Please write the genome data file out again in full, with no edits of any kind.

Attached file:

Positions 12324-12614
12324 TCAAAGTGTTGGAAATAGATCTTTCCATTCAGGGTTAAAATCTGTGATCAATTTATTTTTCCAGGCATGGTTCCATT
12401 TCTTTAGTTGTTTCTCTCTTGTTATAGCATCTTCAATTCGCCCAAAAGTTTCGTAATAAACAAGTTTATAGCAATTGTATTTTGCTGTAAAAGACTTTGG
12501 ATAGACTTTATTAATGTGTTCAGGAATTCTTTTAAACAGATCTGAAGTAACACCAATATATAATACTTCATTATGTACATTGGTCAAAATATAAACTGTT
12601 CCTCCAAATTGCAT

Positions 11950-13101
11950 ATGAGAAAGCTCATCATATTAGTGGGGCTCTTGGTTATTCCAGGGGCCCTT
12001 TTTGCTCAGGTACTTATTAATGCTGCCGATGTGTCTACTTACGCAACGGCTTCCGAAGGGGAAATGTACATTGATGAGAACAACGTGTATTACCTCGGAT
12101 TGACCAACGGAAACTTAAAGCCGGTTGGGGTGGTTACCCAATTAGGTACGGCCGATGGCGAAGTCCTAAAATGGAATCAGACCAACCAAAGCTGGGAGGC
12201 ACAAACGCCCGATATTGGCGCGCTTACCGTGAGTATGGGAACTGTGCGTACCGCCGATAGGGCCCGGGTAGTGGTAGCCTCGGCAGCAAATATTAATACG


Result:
Positions 12324-12614
12324 TCAAAGTGTTGGAAATAGATCTTTCCATTCAGGGTTAAAATCTGTGATCAATTTATTTTTCCAGGCATGGTTCCATT
12401 TCTTTAGTTGTTTCTCTCTTGTTATAGCATCTTCAATTCGCCCAAAAGTTTCGTAATAAACAAGTTTATAGCAATTGTATTTTGCTGTAAAAGACTTTGG
12501 ATAGACTTTATTAATGTGTTCAGGAATTCTTTTAAACAGATCTGAAGTAACACCAATATATAATACTTCATTATGTACATTGGTCAAAATATAAACTGTT
12601 CCTCCAAATTGCAT

Positions 11950-13101
11950 ATGAGAAAGCTCATCATATTAGTGGGGCTCTTGGTTATTCCAGGGGCCCTT
12001 TTTGCTCAGGTACTTATTAATGCTGCCGATGTGTCTACTTACGCAACGGCTTCCGAAGGGGAAATGTACATTGATGAGAACAACGTGTATTACCTCGGAT
12101 TGACCAACGGAAACTTAAAGCCGGTTGGGGTGGTTACCCAATTAGGTACGGCCGATGGCGAAGTCCTAAAATGGAATCAGACCAACCAAAGCTGGGAGGC
12201 ACAAACGCCCGATATTGGCGCGCTTACCGTGAGTATGGGAACTGTGCGTACCGCCGATAGGGCCCGGGTAGTGGTAGCCTCGGCAGCAAATATTAATACG